So we wanna use what's called a reflection probe, and that captures a spherical view of its surroundings, and then any shaders in its area of influence can use the image data to generate convincing reflections. So this is pretty cool. I got a little bit of scene set up here.

So we're going to add a reflection probe. And we're going to position it just a little bit above the game board at a y height of 1.5. And we're going to set a few other settings there mostly for performance reasons and quality reasons. So let's get back to Unity and in the hierarchy here we're going to create a light called a reflection probe.

It's not really a light but it's under the light menu. And we can leave the default name for that, we can just leave it as reflection probe, and we're going to set that to a position of 0, 1.5 and 0. And then got the preview here. I don't need that just yet, but for the settings we want box projection, excuse me.

We want box projection to be true. And then we want to set the resolution of a reflection a little bit higher, we'll set that to 512. And then for the shadow distance because this is a baked reflection probe, it's not being rendered in real time every frame. We can set the shadow distance to be really far.

I'll just set it to a value of 1000. And now, I'll switch over to the game view so we can kind of see how this changes if at all. Now we'll hit the bake button on the reflection probe. So that should take just a second and it didn't really change a whole lot and the immediate view but if I go ahead and start the game, and allow these more metallic objects to drop in.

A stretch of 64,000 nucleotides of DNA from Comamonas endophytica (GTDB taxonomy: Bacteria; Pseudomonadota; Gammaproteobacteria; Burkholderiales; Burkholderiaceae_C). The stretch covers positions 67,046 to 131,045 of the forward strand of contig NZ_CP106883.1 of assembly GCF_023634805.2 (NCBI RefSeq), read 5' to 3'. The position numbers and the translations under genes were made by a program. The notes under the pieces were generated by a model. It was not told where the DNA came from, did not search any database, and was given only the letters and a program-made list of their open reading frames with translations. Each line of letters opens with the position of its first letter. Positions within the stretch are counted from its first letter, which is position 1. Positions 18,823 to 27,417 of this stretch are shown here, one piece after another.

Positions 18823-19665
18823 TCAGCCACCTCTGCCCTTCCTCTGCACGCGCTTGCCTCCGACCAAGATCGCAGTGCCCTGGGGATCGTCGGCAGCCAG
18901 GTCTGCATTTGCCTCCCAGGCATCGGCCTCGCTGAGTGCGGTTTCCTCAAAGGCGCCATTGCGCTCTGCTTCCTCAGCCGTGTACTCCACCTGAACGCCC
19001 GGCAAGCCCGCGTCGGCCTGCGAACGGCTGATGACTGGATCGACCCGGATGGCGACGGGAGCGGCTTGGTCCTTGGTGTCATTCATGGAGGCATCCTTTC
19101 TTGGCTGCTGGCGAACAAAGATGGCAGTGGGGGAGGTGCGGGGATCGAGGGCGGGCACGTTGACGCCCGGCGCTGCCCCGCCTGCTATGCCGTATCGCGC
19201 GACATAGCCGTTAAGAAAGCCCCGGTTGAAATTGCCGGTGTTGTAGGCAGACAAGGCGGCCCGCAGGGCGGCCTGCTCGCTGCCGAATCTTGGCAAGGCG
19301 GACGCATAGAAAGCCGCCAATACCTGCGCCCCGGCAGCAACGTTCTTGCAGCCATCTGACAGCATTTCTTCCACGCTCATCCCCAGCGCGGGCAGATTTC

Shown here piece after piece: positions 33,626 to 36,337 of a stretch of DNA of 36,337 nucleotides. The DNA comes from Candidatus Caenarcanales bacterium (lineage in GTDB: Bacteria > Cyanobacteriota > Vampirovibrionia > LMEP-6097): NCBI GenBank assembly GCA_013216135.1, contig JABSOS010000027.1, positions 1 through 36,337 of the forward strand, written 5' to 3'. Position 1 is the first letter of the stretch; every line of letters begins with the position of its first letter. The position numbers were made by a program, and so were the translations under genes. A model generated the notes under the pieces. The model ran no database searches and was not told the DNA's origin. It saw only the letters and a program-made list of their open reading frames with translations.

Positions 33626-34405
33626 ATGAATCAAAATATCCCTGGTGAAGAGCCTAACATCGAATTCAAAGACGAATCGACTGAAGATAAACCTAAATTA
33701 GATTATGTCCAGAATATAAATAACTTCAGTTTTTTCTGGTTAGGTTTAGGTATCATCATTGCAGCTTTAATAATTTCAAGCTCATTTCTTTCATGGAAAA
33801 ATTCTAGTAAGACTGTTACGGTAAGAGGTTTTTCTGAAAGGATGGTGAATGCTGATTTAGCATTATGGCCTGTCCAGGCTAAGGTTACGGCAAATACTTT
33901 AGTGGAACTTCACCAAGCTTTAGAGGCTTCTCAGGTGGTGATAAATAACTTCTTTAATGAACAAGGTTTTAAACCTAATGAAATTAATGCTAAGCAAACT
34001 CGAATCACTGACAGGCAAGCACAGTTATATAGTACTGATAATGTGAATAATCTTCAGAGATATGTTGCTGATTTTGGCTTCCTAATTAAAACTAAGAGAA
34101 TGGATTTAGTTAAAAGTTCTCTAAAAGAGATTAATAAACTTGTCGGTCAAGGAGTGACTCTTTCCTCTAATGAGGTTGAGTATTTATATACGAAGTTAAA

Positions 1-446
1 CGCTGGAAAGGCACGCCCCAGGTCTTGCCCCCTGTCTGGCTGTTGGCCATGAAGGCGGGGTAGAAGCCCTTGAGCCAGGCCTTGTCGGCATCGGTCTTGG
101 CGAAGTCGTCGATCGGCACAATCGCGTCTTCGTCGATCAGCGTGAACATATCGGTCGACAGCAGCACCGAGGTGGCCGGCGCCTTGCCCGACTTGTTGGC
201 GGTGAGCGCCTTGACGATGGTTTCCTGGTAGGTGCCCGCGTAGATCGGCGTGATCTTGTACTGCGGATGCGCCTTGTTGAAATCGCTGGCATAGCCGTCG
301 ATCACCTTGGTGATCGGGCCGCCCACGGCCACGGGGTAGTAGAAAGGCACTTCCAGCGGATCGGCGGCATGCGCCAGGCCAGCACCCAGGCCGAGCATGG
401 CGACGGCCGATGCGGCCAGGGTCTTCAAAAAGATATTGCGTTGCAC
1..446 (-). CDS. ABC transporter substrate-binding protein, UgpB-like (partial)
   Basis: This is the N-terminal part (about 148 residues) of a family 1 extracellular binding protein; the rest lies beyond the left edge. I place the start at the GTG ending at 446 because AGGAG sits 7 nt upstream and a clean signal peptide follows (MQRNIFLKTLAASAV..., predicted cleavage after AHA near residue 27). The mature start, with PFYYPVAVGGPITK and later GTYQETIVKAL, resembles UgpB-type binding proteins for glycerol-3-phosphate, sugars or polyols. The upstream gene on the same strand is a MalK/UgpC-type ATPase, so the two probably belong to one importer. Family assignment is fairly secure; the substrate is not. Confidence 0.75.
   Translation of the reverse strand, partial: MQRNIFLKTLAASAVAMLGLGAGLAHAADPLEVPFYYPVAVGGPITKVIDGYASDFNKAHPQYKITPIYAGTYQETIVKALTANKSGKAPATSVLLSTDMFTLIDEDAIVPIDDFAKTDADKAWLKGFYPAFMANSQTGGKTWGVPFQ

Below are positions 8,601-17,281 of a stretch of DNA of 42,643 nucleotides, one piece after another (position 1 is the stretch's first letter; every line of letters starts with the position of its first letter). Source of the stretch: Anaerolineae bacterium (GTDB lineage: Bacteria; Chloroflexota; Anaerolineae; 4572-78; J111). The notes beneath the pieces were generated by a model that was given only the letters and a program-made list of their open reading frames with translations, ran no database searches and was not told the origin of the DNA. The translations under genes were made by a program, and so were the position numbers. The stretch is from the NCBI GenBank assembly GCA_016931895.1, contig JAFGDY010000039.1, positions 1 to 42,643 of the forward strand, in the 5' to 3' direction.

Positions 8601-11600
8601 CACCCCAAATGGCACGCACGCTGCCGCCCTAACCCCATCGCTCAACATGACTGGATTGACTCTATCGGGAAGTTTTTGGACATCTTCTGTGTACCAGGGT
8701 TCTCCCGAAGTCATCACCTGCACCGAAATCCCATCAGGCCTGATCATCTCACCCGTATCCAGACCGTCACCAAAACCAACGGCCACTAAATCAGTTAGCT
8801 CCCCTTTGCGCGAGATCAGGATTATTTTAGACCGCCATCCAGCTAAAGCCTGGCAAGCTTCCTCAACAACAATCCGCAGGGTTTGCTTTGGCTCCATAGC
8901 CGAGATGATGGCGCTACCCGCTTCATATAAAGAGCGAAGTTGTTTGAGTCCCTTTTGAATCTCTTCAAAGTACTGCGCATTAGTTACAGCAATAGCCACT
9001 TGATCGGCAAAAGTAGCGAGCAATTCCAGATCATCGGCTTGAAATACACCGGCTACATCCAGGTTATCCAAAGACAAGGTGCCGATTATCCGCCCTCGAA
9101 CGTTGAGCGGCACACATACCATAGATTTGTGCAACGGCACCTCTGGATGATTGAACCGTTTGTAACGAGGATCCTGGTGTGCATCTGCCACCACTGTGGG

You'll see that they do look a little bit different, they're using the influence of the reflection probe. I do wonder if I actually turn that on and off, if it will change much. Not really. But you can see some of the reflections being applied to there, so that's pretty cool.

So reflection probes they allow you to kind of capture a lot more of the, I guess, realistic qualities that so many games are trying to chase. You know what, there is one thing I forgot I expected that to make a little bit of a bigger impact. We need to include some of these objects in the reflection.

So in order to do that, we need to tell the reflection probe what objects aren't going to move, and what objects are not dynamic, so that it can include them in the reflections. So I didn't do that. There is the game board here. And then there's the ground here.

So I just held down Shift to select both of those. And we need to set those game objects to be static. So in the inspector in the upper right, there's this static checkbox here. We're just going to check that. And now if we go back to our reflection probe, kind of open the game view here and hit bake to bake those static objects, that should make a bigger difference.

Play, and there we go. Now we can see the game board and the ground actually reflected in that sphere there. So if I turn that on and off, that's the bigger difference that I was looking for. You can see how with it on, you can see the reflection of the world around it, looks a little bit more convincing.

And again, that's not perfectly accurate, but it's enough to kind of sell the visual in a very computationally friendly way.